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Storing Ternary Data In MySQL and PostgreSQL Dec 8, 2021 by Robert Gravelle

In software development, there is a Boolean data type for working with binary states. Hence, it only has two possible states: true and false. However, there exists a third state that must often be accounted for, and that is one for "none of the above" or simply "other". In relational databases, NULL might seem to be a good candidate for this state, but is not, due to its historical context. Recall from previous blogs that NULL has a very specific meaning in Structured Query Language (SQL) to indicate that a data value does not exist in the database. The NULL value was actually introduced by none other than the creator of the relational database model himself, E. F. Codd. In SQL, NULL has come to indicate "missing and/or inapplicable information". Seen in this light, NULL can hardly represent a "none of the above" or "other" condition. So then, what is the best way to represent ternary - or three-state - data in relational databases? We will answer that question here today for MySQL and PostgreSQL. Next week we'll cover SQL Server and Oracle.

Introducing Enumerated Types

Enumerated Types - also known as Enums - are data types that contain a static, ordered set of values. Enums are ideal for storing things such as the days of the week, user preferences, and any other collection of related data that seldom change. Having enjoyed support in a number of programming languages for decades, some of the biggest relational database players, including MySQL and PostgreSQL, have also introduced the Enum type. Unfortunately, there are a few holdouts, including SQL Server and Oracle, which we'll talk about next week.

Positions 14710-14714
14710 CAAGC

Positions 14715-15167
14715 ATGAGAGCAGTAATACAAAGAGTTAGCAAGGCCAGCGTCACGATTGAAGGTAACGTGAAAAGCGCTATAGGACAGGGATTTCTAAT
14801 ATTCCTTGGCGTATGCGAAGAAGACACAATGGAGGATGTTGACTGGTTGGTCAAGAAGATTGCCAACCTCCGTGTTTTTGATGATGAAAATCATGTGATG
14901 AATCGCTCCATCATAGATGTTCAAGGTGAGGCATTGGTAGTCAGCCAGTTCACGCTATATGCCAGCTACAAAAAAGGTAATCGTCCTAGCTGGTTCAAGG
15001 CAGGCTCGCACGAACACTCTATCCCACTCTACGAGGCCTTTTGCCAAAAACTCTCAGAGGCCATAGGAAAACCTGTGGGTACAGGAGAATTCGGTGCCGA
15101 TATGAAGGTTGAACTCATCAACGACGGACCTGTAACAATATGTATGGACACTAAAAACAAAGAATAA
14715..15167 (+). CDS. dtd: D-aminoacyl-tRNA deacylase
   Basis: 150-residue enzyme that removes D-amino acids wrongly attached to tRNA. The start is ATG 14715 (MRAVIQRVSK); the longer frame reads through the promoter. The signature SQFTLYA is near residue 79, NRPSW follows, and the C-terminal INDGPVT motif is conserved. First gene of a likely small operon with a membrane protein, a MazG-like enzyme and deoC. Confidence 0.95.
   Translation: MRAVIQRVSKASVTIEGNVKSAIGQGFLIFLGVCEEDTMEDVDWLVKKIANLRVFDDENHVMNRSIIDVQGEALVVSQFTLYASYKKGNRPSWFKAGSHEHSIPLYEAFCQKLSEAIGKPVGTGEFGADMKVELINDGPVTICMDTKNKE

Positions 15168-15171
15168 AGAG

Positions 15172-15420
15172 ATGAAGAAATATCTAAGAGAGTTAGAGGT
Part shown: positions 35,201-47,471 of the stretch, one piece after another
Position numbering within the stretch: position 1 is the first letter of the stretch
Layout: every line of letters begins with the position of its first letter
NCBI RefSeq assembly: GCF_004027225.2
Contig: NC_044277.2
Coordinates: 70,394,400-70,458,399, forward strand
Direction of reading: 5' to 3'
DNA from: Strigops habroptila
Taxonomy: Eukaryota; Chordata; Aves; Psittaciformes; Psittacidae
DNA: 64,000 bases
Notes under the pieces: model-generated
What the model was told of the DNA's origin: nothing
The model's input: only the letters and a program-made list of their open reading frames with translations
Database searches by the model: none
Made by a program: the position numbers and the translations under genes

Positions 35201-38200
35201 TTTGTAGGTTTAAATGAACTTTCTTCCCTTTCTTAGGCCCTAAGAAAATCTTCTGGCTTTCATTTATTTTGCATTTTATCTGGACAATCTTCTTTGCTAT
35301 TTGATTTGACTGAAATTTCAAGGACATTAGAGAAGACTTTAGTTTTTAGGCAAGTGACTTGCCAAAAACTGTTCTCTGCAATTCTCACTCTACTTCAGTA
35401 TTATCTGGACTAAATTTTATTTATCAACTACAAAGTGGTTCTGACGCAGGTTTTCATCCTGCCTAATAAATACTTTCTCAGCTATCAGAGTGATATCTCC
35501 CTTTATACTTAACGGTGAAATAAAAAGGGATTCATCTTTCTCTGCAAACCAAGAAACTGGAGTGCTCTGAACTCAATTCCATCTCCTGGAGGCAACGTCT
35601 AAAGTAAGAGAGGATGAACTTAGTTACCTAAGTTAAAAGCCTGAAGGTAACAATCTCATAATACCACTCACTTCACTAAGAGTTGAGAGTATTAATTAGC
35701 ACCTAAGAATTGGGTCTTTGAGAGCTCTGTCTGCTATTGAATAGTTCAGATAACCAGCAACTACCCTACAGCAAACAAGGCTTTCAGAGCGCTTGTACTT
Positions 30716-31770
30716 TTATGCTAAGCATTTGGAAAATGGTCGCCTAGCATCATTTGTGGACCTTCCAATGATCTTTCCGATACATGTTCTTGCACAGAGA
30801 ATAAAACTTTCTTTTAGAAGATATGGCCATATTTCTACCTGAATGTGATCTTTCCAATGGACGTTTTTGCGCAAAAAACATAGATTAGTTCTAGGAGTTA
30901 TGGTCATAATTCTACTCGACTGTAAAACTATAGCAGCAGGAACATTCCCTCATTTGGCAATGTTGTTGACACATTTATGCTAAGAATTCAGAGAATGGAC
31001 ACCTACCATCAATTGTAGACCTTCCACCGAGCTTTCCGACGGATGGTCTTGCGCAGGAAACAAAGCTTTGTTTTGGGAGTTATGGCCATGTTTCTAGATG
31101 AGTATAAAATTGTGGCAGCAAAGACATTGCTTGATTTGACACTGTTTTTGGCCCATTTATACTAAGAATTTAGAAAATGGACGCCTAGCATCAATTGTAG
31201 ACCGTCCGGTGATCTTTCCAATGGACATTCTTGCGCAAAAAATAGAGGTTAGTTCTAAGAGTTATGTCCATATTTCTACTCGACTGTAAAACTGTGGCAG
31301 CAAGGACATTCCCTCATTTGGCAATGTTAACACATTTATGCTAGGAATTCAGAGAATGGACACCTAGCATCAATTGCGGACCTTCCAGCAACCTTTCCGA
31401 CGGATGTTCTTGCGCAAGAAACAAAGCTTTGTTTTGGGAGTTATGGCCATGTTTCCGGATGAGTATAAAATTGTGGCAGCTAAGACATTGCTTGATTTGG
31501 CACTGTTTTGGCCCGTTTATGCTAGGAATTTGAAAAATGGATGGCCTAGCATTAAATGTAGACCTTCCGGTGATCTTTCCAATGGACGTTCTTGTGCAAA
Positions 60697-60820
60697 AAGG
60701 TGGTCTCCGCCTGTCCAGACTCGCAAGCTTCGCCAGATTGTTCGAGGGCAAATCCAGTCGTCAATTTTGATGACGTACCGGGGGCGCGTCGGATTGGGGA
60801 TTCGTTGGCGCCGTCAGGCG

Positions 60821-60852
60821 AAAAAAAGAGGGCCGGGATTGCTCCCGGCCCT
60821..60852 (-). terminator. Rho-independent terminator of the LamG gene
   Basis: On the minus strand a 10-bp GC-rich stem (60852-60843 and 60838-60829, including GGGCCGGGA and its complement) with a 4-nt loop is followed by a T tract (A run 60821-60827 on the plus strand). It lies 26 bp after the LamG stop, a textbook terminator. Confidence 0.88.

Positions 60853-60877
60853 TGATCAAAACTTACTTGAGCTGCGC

Creating and Using Enums in MySQL

To get an idea how one would use Enums, let's start with the number one relational database in the world. Yes, I speak of MySQL. As you can see in the following CREATE TABLE statement, designating a column as an Enum type is quite trivial:

  name VARCHAR(40),
  size ENUM('x-small', 'small', 'medium', 'large', 'x-large')

From there, you can refer to an Enum using one of its string values:

INSERT INTO shirts (name, size) 
VALUES ('dress shirt','large'), 
       ('polo shirt','small');
SELECT name, size FROM shirts WHERE size = 'medium';

UPDATE shirts SET size = 'small' WHERE size = 'large';

With regards to the tri-state issue, we can implement one as follows:

CREATE TABLE employee (
  name VARCHAR(50),
  security_clearance ENUM('enhanced', 'secret', 'none')

Now, trying to insert an invalid value into an Enum column will result in an error and will fail:

enum_error (33K)

Creating and Using Enums in PostgreSQL

In PostgreSQL, Enum types are created using the CREATE TYPE command:

CREATE TYPE mood AS ENUM ('sad', 'ok', 'happy');

Once created, the Enum type can be used in table much like any other type:

CREATE TYPE mood AS ENUM ('sad', 'ok', 'happy');
    name text,
    current_mood mood
INSERT INTO person VALUES ('Moe', 'happy');
SELECT * FROM person WHERE current_mood = 'happy';
 name | current_mood 
 Moe  | happy
(1 row)


In today's blog, we saw how to represent tri-state data, and other discreet values, in MySQL and PostgreSQL, using Enumerated Types. But what about other database types? Do they not support tri-state data? They do, but using different data types. We'll explore these next week.

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